Governor names Blaine new Montgomery County judge

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Governor names Blaine new Montgomery County judge

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Erik Blaine

Attorney Erik R. Blaine was appointed to the Montgomery County Common Pleas Court bench Tuesday by Ohio Gov. John Kasich.

Blaine, a 2006 University of Dayton law school graduate, will replace Michael Tucker, who won an unopposed race for a seat on the Second District Court of Appeals.

Blaine will begin as judge on May 18, but he can run in November 2018 to retain the seat for the full term, which begins Jan. 6, 2019.

“It is an honor and the call itself was very humbling,” Blaine told this news organization. “I appreciate the governor’s confidence in me.”

Blaine has worked at Wright & Schulte since January 2012 and is the Chairman of the Greater Dayton Area Friends of the NRA.

“This is still a relatively new appointment,” Blaine said. “It’s something I’ll be looking at with a close, discerning eye to determine what I can and cannot continue and what I can help and hand off and what I have to step down from.”

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Blaine said he must close down his law practice and make sure his clients are represented.

“We are proud of Erik’s many accomplishments in private practice and look forward to his transition into public service as a Judge,” attorneys Michael Wright and Richard Schulte said in a joint statement. “He will be a great addition to the Montgomery County Court of Common Pleas.”

Blaine worked as a law clerk for U.S. District Court Judge Walter Rice and received his undergraduate degree from UD. He also worked as an assistant prosecutor in Shelby County and as both an acting magistrate judge and special assistant city prosecutor in Vandalia Municipal Court.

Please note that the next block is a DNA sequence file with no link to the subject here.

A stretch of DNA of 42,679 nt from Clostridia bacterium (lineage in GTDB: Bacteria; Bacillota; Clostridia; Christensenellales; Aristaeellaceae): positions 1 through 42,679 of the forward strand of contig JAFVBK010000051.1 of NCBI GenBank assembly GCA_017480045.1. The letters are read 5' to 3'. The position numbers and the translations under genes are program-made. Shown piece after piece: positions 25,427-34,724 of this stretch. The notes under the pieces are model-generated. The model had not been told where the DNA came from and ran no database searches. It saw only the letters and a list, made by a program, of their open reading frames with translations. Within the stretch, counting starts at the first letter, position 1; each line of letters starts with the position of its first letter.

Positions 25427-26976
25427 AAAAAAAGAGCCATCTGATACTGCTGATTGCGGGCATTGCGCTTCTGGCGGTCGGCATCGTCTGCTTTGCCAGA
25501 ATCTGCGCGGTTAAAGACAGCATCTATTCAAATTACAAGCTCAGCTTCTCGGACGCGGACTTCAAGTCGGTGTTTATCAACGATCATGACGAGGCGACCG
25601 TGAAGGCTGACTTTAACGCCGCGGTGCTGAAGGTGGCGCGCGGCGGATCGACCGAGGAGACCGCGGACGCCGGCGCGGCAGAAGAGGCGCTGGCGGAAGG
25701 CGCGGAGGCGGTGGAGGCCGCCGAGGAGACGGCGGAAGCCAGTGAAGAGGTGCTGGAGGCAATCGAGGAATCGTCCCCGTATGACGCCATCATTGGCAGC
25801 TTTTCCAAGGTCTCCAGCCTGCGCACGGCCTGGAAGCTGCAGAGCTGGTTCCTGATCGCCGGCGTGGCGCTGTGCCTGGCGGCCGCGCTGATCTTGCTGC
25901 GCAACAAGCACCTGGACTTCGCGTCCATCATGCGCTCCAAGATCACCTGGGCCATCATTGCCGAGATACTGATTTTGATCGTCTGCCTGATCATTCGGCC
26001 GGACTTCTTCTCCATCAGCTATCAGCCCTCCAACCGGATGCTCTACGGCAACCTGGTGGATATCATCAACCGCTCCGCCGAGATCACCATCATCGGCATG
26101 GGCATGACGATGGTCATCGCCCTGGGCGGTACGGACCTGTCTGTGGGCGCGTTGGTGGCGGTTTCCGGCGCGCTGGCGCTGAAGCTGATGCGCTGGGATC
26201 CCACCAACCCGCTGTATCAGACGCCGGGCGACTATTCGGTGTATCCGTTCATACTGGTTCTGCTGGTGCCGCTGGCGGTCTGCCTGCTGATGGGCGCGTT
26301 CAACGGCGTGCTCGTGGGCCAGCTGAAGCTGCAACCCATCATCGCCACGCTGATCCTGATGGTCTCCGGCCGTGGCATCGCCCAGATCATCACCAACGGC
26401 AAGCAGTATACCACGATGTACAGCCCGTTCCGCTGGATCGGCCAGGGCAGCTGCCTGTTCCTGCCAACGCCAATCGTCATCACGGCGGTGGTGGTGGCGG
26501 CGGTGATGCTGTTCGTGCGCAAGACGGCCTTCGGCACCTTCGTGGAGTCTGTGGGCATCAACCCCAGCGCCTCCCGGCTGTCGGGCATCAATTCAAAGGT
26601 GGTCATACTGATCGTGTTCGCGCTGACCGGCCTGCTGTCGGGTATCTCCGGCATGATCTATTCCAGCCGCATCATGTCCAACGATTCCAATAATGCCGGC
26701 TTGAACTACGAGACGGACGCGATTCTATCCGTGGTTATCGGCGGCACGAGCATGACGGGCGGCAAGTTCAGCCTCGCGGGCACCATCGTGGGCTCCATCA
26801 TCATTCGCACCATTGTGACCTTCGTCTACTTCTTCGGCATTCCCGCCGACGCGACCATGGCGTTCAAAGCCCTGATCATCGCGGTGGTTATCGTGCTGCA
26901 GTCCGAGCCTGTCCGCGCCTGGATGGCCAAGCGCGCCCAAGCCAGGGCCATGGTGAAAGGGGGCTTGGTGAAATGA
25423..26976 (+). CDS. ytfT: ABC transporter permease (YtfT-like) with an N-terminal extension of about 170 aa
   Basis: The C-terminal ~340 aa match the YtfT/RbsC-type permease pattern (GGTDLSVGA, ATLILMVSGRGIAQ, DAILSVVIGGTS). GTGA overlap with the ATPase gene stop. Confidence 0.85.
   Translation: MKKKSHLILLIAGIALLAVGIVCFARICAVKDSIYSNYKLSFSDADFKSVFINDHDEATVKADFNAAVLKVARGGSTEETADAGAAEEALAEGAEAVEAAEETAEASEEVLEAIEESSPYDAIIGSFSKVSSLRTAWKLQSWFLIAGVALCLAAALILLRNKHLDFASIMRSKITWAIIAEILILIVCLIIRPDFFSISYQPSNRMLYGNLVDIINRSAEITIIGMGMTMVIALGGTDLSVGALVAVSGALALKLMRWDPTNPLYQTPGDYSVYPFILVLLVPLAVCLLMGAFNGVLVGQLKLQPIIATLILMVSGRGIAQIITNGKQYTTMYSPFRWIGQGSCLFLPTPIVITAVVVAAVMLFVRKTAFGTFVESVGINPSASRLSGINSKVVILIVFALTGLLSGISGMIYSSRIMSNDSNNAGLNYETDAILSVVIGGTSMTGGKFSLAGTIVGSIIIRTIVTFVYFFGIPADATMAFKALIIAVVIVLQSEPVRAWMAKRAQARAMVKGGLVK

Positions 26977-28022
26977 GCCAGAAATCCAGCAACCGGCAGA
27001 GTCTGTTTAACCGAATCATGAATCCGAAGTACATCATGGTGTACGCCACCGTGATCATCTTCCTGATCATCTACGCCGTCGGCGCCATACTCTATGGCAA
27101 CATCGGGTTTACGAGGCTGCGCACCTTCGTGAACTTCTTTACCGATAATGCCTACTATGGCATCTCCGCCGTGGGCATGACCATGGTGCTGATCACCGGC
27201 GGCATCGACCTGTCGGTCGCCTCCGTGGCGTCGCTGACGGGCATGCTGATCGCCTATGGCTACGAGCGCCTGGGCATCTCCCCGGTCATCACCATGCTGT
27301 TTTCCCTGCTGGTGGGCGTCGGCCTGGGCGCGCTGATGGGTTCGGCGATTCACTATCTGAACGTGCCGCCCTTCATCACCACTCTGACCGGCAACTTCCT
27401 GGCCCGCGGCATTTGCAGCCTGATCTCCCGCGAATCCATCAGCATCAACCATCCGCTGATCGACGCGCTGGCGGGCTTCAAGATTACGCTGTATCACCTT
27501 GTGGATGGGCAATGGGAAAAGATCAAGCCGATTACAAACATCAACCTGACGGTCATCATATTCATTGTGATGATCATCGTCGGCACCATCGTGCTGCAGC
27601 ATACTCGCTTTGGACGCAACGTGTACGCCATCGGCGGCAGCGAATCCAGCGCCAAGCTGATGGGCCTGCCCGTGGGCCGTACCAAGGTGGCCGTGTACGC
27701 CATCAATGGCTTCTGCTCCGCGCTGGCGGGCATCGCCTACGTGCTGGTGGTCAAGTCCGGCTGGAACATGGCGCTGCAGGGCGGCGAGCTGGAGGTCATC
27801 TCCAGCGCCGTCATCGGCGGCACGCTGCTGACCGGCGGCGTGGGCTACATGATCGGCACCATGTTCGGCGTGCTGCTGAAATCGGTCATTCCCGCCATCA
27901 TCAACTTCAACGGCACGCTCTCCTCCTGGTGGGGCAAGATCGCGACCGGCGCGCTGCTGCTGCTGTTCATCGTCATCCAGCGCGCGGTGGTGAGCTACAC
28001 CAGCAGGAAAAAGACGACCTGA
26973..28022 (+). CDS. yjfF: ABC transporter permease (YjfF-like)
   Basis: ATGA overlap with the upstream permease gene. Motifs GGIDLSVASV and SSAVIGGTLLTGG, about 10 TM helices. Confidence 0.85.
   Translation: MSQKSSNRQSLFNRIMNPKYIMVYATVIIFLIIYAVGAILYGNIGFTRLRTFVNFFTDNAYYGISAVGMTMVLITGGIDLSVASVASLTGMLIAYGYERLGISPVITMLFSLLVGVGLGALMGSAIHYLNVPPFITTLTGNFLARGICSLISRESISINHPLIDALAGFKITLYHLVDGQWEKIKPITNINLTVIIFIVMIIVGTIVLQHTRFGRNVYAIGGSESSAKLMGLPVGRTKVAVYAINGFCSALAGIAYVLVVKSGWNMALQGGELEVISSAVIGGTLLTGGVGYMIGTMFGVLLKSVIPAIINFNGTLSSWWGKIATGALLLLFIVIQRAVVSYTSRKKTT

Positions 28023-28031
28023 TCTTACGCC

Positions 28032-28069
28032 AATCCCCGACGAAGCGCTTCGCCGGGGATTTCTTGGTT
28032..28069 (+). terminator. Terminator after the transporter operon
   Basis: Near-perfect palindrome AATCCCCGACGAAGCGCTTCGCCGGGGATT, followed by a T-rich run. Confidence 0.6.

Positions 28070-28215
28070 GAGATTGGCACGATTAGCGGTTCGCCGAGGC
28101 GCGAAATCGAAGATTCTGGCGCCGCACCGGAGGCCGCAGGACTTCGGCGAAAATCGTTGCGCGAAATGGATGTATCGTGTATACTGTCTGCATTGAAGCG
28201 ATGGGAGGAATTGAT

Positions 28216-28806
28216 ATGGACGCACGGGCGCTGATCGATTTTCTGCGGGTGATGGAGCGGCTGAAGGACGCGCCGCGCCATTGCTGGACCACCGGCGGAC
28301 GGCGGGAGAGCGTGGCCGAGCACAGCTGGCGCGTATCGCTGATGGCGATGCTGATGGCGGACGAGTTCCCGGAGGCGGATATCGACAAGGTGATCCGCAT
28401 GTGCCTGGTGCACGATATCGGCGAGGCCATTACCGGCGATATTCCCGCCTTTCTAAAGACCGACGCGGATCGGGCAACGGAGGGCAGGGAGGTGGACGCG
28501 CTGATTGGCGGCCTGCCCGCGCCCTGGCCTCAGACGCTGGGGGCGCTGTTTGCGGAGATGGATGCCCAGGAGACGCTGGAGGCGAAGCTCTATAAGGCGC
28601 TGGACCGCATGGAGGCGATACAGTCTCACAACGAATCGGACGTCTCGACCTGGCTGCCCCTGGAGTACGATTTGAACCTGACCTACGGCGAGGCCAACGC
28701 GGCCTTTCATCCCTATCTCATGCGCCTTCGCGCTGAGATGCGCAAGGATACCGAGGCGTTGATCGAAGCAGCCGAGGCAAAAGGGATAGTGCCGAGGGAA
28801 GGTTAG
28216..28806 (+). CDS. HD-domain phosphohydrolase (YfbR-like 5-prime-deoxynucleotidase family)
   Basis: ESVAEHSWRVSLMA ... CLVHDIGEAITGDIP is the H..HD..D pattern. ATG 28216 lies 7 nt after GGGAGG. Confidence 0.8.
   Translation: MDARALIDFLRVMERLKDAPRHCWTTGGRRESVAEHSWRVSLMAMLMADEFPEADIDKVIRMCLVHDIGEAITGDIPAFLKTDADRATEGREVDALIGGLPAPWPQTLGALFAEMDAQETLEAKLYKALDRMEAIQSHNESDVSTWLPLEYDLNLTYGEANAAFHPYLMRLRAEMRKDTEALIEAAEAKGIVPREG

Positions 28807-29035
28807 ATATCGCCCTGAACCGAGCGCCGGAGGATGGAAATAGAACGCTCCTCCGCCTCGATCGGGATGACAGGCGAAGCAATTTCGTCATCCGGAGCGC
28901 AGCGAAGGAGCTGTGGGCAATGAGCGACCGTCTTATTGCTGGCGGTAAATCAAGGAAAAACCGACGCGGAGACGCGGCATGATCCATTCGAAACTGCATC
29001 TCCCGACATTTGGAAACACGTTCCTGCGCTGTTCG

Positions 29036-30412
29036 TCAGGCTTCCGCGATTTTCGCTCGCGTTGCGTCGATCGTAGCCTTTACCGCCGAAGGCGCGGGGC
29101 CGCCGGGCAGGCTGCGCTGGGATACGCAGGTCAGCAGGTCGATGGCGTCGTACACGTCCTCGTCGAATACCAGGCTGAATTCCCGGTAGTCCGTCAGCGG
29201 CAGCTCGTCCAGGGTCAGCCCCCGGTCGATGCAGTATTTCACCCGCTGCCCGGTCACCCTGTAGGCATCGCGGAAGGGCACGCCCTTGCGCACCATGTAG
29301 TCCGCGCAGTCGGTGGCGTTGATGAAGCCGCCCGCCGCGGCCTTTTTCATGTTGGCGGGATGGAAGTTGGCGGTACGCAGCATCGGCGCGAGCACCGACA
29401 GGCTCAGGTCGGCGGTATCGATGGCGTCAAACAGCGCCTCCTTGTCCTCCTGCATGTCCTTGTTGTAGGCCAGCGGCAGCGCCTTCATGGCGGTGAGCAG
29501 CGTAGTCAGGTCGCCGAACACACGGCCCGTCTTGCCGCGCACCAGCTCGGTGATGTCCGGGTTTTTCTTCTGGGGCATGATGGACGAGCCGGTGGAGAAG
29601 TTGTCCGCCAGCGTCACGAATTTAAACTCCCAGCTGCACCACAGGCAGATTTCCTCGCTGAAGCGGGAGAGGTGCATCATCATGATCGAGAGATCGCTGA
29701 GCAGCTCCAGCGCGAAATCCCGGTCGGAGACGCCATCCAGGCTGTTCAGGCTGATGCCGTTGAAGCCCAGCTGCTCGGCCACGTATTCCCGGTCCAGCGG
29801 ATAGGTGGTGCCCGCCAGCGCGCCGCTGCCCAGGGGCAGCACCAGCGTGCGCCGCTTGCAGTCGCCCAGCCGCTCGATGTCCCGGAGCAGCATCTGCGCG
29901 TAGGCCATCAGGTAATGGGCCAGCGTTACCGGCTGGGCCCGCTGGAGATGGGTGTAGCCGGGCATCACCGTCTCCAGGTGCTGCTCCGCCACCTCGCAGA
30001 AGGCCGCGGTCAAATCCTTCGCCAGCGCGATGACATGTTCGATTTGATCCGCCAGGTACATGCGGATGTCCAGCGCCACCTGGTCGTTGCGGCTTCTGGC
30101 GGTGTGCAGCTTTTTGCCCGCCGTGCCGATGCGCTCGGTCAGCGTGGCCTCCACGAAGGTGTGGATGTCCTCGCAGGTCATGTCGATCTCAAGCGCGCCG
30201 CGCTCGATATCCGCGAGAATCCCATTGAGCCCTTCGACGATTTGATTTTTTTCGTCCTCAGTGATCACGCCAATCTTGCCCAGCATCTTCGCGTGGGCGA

Blaine was one of three candidates put forward by the Montgomery County Republican Party, sources said. The others were attorney Anthony VanNoy and Julie Droessler, personnel director at the Montgomery County Sheriff’s Office.

Under judicial philosophy on his resume, Blaine wrote that he’s a life-long Republican.

“The Republican ideals of limited government, personal responsibility, and individual liberty have guided both my personal and professional life,” he wrote. “If I receive the honor to serve as judge on the Montgomery County Common Pleas Court, I will vigilantly ensure that my court is a beacon of fairness, impartiality, and the rule of law as determined by the legislators of the General Assembly who have been duly elected by the people.”

Blaine said he hasn’t looked at who may be on his staff. Asked about party politics when he dons the robe, Blaine said: “The bench is something that is very apolitical. The framers have set it up that way.”

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